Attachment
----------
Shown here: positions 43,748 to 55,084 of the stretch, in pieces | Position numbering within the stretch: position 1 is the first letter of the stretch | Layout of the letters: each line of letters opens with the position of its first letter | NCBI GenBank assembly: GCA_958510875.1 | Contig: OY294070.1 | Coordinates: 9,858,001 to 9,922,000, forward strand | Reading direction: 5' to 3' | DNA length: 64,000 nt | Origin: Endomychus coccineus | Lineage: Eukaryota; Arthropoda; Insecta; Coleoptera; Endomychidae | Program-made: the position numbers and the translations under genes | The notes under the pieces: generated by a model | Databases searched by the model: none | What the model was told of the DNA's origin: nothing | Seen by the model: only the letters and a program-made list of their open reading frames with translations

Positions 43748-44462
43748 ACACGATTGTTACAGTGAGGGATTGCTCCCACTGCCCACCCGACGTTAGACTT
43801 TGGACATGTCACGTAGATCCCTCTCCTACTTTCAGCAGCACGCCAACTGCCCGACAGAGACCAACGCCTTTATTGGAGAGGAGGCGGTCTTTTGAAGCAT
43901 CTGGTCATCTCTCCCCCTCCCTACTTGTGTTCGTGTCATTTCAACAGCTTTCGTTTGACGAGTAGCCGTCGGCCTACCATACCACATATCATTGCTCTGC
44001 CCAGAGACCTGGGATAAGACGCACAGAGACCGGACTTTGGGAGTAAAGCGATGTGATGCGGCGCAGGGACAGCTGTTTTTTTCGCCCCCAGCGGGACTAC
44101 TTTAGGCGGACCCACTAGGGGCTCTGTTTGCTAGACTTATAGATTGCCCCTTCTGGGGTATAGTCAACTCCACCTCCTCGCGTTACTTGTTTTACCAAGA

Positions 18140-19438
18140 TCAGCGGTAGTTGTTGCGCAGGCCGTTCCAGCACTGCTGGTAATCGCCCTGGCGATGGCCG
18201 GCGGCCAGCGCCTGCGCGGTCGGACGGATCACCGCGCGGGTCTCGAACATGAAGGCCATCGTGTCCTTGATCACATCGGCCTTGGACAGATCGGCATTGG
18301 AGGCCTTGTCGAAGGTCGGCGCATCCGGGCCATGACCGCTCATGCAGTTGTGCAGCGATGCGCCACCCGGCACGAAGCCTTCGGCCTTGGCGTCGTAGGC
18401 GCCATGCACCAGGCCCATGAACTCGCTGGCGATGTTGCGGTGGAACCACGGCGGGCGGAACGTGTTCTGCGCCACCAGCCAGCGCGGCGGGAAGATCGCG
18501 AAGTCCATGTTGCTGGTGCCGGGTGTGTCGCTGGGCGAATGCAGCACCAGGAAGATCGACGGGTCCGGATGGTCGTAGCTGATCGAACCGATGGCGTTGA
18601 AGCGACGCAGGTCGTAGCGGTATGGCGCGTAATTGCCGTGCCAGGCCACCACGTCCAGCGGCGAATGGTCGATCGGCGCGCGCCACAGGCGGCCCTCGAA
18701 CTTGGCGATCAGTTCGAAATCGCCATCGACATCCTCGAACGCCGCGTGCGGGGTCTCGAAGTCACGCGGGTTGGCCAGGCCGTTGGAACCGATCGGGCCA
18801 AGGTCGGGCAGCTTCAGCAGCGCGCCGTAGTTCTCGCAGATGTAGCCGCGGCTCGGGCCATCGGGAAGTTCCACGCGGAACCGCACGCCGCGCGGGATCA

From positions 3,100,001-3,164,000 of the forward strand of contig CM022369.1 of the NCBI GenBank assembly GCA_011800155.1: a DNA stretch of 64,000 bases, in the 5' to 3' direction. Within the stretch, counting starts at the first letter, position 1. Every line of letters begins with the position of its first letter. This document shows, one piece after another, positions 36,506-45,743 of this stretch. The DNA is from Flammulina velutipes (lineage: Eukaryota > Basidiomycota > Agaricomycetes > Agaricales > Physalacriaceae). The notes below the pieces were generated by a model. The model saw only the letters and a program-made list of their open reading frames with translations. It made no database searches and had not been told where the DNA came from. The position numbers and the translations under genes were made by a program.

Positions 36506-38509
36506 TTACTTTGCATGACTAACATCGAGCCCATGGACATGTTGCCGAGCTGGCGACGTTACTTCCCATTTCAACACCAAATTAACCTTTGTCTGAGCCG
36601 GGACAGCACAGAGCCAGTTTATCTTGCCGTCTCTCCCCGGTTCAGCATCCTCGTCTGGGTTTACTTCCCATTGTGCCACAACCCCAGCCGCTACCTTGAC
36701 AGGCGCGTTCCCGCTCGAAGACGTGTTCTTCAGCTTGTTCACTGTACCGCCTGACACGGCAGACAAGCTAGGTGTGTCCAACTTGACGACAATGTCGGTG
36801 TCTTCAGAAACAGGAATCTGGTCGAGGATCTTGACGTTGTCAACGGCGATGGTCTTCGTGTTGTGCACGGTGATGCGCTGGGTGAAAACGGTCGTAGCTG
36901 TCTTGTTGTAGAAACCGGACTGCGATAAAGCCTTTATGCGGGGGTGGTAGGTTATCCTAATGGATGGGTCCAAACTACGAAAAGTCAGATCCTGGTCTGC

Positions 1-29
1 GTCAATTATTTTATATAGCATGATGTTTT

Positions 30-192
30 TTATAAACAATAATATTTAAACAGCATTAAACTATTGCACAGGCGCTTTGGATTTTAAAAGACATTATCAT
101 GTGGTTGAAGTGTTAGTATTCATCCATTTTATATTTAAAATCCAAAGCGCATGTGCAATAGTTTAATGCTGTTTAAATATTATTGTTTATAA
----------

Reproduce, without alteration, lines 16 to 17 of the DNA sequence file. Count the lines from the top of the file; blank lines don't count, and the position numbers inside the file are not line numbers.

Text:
18801 AGGTCGGGCAGCTTCAGCAGCGCGCCGTAGTTCTCGCAGATGTAGCCGCGGCTCGGGCCATCGGGAAGTTCCACGCGGAACCGCACGCCGCGCGGGATCA

From positions 3,100,001-3,164,000 of the forward strand of contig CM022369.1 of the NCBI GenBank assembly GCA_011800155.1: a DNA stretch of 64,000 bases, in the 5' to 3' direction. Within the stretch, counting starts at the first letter, position 1. Every line of letters begins with the position of its first letter. This document shows, one piece after another, positions 36,506-45,743 of this stretch. The DNA is from Flammulina velutipes (lineage: Eukaryota > Basidiomycota > Agaricomycetes > Agaricales > Physalacriaceae). The notes below the pieces were generated by a model. The model saw only the letters and a program-made list of their open reading frames with translations. It made no database searches and had not been told where the DNA came from. The position numbers and the translations under genes were made by a program.